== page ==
Chief Ethics and Compliance Officer Case Study
I n the ethics and com- pliance profession, some companies use the title, “Chief Ethics and Compliance Of-
ficer,” others use “Chief Ethics Officer” while others choose “Chief Compliance Oflicer.” The terms “ethics” and “com- pliance” are often used sjoion- yinously; as a result, drawing a distinction between the two concepts may seem unimport- ant. In fact, the difference between the two can be very important for your training, communications and overall culture. Indeed, the conscious choices that companies make about these concepts often define their business.
Ethics and compliance are es- sentially difl̂ erent sides of the same coin. Compliance is following the law, while ethics is doing what is right regardless of what the law says. Compliance is something that the government requires you to do. Ethics, on the other hand, is some- thing you choose to consider when acting.
As an example, vari- ous countries have environmental laws that require products to be labeled in a certain way and may include font requirements, place- ment rules, etc. Eailing to properly label a product or follow some other technical regulation is not unethical or immoral, but it is noncompliant, meaning that the company may face fines, liability or other government action. By contrast, a government may not dictate whether a company makes its products more environ- mentally safe or easier to recycle, but doing so may be the ethical thing to do.
If your policies and training place great emphasis on high-level values of right and wrong, you may not be properly pushing a culture of compliance. Of course, too much focus on legal standards without strong ethics messaging may inhibit the kind of values-based culture that makes employees proud and companies great. It is important to think about and convey the impor- tance of both ethical considerations and compliance.
The distinction between ethics and compliance becomes even more interesting when you are dealing with a compliance issue that has an ethical component. The most obvi- ous example is corruption. Besides being prohibited by the Foreign Corrupt Practices Act(ECPA), U.K. Anti-Bribery Act and scores of other local laws (and thus a compliance issue), most people would agree that corruption is wrong and has an ethical component. But even with a seemingly obvious ethics is-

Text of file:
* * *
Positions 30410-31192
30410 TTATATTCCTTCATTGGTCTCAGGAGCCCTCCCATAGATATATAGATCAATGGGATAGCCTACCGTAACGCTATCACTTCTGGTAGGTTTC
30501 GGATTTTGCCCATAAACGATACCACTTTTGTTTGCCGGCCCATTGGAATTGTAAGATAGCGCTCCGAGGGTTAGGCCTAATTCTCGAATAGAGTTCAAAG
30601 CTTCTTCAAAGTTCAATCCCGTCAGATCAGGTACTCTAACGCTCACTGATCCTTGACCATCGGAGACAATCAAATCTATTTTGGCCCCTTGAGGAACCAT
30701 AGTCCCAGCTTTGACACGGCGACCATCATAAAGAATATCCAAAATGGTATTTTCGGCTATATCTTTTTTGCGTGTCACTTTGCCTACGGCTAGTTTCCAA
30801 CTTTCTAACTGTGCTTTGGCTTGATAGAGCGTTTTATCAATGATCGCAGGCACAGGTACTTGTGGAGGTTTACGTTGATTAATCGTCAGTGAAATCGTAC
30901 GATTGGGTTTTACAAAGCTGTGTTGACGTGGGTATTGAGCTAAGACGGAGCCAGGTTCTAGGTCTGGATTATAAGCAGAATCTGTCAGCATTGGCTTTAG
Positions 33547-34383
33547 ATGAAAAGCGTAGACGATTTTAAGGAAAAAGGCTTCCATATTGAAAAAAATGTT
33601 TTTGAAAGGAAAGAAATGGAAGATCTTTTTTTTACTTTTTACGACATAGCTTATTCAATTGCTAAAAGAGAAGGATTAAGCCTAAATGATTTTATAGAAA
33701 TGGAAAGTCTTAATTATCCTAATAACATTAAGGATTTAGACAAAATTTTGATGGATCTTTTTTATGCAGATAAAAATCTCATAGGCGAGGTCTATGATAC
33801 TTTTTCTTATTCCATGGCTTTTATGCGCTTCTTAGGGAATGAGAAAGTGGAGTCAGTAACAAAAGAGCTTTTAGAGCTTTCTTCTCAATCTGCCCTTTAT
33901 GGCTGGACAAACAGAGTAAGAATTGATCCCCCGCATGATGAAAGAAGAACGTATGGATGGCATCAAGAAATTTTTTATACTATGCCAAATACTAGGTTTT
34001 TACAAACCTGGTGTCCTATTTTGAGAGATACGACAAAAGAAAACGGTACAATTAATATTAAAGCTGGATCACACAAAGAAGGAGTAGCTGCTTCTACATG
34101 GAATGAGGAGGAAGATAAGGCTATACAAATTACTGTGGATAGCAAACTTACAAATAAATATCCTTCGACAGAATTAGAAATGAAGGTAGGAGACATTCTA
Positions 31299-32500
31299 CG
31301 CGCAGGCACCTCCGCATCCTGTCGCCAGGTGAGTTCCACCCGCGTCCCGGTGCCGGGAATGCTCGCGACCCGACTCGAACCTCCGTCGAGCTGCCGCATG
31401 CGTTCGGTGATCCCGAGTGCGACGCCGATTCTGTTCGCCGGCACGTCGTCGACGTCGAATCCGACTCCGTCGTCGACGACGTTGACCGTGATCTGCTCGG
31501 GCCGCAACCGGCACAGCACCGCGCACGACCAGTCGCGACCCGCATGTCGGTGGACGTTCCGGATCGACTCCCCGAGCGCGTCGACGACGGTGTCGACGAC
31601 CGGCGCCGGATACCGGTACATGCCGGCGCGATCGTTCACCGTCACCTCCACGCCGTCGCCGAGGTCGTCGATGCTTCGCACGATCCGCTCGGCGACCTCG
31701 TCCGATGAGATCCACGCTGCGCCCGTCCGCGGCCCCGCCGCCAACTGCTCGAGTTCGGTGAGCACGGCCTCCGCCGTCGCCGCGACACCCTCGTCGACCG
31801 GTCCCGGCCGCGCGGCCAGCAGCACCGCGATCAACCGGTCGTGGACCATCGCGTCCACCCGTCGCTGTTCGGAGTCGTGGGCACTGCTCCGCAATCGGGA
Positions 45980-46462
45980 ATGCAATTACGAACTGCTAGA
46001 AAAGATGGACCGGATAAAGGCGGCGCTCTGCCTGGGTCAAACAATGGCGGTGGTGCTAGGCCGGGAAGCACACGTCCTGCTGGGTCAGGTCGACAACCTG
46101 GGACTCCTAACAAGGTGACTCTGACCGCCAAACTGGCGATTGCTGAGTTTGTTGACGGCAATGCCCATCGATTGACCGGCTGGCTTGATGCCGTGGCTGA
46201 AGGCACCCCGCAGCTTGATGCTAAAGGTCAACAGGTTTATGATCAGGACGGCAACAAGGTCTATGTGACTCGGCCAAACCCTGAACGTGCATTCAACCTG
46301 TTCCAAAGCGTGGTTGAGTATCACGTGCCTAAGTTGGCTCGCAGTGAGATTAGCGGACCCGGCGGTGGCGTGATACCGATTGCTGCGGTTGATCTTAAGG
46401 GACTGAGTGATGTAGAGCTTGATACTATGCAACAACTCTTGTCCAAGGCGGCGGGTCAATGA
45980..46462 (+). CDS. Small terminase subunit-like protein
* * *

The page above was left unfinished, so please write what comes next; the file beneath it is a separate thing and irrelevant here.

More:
Ifyqur policies and training place great emphasis on high- level values of right and wrong, you may not be properly pushing a culture of compliance.
sue, using a “do the right thing” message to drive your anti-cor- ruption program may not be the right move in every circum- stance.
Eor example, you likely have a policy that prohibits employ- ees ft’om giving cash, lavish gifts or favors to public sector employees. The policy is part of your anti-corruption pro- gram, and messages about right and vwong, values and moral- ity, should be the most effective way to motivate employees to follow the policy. After all, ev- eryone knows bribery is wrong. But actually, such a message may lack credibility with many
of your employees who live in cul- tures where lavish gifts are expected or cash gifts on certain occasions are appropriate. It may actually feel wrong to them to refrain ftom giving an expensive gift as part of a business relationship. Similarly, employees sometimes rationalize their actions as right because they believe the ends justify the means. Isn’t it better to give a lavish gift and help the company get business than to let the work go to a competi- tor? What is really “right” here? For these employees, the more eflective message may be about compliance with the FCPA and similar laws, emphasizing the potential liability, brand impact and business risks of non-compliance.
The best programs will recog- nize the difference between ethics and compliance and drive both as integral components of company culture and successful performance. In the end, companies that follow the law and prioritize ethics have a competitive advantage.
February 2014 • INSIDE COUNSEL 23
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Part 1 Ethics versus compliance
Before beginning your discussion, read the article Ethics vs. compliance: Do we really need to talk about both? (Links to an external site.) Organizations often use the terms ethics and compliance interchangeably. However, there are some nuances that are different between compliance and ethics. After reading the article, compare and contrast the similarities and differences between compliance and ethics. Evaluate whether a compliance officer or an ethics officer would be a better fit in your current organization (or in an organization with which you are familiar).
Part 2 Ethics, Compliance, and Training
Read chapter four in the textbook and Ethics, reputation, and compliance gain as corporate priorities (Links to an external site.). In the article, Hagel (2015) stated
The demand for greater transparency from consumers and stakeholders across the world has pushed the areas of ethics and compliance up the corporate list of priorities in recent years. In addition, the risk to reputation and potential damage that can be done if evidence of unethical practice is discovered have increased significantly with the advent of social media. (para. 2)
Based on the importance of transparency, your organization (you can represent any organization, McDonalds, Starbucks, ESPN, etc.) has asked you to create a training presentation on ethics and compliance to be presented next week. Referencing the Hagel article, the Gonzales-Padron textbook, and at least two other journal articles, present an outline for your training as a response to this thread.
- Create an outline describing the information that you would include in your training presentation.
· Must document all sources in APA style as outlined in the University of Arizona Global Campus Writing Center